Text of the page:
Monday, April 1, 2013

Review of The Golden Egg by Donna Leon

I am ashamed that it has taken me so long to discover Donna Leon. I can honestly say I am a fan who is going to go out and get more books, preferably the first three, in this Commissario Brunetti series.  The Golden Egg is the 22nd novel in the Brunetti series but I feel that it can be read as a standalone as well. Although I'm sure it could have only helped if I had read any of the previos books, I don't feel like anything was lacked in regards to character depth, or vivid imagery. Leon's writing is top-notch and I can't wait to read more by her.

The Golden Egg begins with Commissario Brunetti accepting a request from his boss to investigate a potential scandal for the mayor who up for re-election involving his future daughter-in-law. The daughter-in-law may be in violation of shop-keeper laws. Something completely minor and really has nothing to do with the main dish of the plot. Paola, Brunetti's wife, is saddened by the idea that a mentally handicapped boy has been found dead by eating sleeping pills and may have died alone. Paola only knows of the boy because he "works" at their local cleaners. Brunetti agrees to find out what happened and this is where things get interesting. In an attempt to verify his identity, there is no proof that he's alive. There is no birth certificate, passport, ID, or school records. The boy, which find to later be a man, seems not to exist and his mother isn't giving up any information either. She blames his lack of papers on a recent theft.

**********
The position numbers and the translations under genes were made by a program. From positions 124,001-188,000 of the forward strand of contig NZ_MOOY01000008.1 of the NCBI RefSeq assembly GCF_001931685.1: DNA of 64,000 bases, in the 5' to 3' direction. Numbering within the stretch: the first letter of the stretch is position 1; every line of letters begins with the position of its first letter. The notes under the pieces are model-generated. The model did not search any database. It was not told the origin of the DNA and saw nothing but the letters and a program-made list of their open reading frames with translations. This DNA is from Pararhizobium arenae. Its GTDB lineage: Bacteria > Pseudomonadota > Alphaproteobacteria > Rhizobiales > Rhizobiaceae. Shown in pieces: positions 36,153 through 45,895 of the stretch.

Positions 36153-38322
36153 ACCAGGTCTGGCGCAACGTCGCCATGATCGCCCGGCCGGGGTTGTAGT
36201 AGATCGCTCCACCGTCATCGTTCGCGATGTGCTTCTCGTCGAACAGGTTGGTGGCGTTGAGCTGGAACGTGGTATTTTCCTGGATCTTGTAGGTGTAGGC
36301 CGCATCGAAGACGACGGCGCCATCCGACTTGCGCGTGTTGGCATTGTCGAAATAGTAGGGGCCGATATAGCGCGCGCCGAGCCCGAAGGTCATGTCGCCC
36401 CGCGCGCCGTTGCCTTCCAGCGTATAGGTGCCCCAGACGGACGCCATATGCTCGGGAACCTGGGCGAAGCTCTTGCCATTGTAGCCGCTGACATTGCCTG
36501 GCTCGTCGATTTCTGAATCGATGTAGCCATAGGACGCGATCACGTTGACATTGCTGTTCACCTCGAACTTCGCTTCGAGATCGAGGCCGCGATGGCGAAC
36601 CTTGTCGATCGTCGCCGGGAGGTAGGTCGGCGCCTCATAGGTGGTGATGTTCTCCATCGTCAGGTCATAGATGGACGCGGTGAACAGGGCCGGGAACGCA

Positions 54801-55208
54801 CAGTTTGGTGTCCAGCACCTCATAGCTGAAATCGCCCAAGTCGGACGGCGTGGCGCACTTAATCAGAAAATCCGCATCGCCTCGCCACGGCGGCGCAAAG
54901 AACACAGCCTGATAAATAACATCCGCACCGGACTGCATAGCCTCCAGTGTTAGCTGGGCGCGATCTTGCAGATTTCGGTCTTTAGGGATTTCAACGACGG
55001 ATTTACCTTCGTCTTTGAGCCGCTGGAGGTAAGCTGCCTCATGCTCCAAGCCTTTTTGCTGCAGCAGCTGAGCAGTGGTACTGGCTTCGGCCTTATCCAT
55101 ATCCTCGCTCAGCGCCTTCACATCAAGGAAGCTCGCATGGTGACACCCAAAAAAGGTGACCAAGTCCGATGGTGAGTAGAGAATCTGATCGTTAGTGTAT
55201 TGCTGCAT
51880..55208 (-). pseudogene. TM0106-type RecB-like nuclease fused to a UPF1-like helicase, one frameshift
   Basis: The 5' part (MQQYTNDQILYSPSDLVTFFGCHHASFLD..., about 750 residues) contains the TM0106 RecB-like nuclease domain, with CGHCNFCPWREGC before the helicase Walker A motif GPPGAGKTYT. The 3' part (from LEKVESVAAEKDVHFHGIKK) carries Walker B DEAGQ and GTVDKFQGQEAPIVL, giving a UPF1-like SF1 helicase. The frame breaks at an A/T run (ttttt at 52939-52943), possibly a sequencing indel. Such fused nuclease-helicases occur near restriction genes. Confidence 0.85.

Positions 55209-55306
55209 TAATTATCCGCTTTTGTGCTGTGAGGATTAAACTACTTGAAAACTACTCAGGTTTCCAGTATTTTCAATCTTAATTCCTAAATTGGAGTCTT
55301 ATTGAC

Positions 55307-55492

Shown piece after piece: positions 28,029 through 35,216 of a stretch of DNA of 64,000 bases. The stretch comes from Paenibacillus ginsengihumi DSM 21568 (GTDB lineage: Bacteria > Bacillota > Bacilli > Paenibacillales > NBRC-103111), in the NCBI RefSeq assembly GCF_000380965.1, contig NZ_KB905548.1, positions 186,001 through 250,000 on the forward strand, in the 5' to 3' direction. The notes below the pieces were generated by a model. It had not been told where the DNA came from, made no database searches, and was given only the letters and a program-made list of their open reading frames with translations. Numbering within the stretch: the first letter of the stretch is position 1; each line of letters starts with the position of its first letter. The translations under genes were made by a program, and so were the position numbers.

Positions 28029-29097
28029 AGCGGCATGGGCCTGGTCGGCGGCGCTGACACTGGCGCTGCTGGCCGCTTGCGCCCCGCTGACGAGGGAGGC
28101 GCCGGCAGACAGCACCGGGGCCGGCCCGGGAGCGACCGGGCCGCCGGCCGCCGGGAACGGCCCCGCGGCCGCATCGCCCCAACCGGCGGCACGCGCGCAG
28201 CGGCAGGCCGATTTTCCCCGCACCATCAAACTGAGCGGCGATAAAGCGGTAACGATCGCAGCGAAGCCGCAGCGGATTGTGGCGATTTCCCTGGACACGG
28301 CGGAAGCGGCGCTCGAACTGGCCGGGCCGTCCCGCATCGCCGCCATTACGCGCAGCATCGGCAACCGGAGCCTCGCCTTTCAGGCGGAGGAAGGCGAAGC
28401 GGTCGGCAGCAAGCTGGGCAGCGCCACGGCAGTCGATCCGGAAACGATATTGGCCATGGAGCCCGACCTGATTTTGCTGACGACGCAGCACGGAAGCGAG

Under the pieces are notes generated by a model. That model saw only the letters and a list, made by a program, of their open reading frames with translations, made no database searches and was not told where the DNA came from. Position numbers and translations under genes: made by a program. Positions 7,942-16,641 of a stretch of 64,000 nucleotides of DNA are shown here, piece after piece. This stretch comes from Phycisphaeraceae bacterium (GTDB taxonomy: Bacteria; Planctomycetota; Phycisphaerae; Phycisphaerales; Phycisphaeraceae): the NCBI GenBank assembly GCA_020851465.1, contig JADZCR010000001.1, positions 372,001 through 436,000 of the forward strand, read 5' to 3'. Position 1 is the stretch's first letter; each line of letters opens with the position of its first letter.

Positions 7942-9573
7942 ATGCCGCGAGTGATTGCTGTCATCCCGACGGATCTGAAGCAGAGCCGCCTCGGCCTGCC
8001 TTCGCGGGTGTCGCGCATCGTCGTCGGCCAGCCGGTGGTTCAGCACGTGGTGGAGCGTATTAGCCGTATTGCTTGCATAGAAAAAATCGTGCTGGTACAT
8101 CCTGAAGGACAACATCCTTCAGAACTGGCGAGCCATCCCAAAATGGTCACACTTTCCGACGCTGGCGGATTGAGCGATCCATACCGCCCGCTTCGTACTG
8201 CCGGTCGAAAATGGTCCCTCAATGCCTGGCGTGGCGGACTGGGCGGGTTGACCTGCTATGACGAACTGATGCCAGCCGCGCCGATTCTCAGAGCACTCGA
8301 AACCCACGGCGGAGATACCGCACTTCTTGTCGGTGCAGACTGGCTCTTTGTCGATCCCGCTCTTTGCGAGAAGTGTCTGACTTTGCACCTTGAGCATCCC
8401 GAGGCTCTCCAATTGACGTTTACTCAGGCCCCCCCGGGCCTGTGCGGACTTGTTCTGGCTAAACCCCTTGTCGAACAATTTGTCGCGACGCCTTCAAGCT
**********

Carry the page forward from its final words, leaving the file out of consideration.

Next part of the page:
I especially liked Brunetti and see why this series has made it to the 22nd book. He seems like a caring man, almost to the point of annoyance. He's not the typical detective that are used in American based procedurals. At times he makes moves based on how it is perceived and is very cautious of his actions not offending someone. I thought this was very interesting because it wasn't common. We often get the wise cracking, forceful brutes as police archetypes. Apparently Venice does not have this problem.

Although Leon's work falls under the thriller/mystery category, there wasn't much "thrilling" about it (not meant to be a slight) only that there isn't the usual thrill usually associated with novels under this classification. There are no gun fights, no ripping down the streets in Mini's, and no horribly mangled gorrey dead bodies. It's a genuine mystery supported by interesting characters with a plausible, real plot that explores the depth of character and greed. This novel should definitely fit nicely on the bookshelves of Leon fans as well as mystery lovers. I repeat I'm ashamed I haven't read this writer's work before now but as they say: better late than never.****

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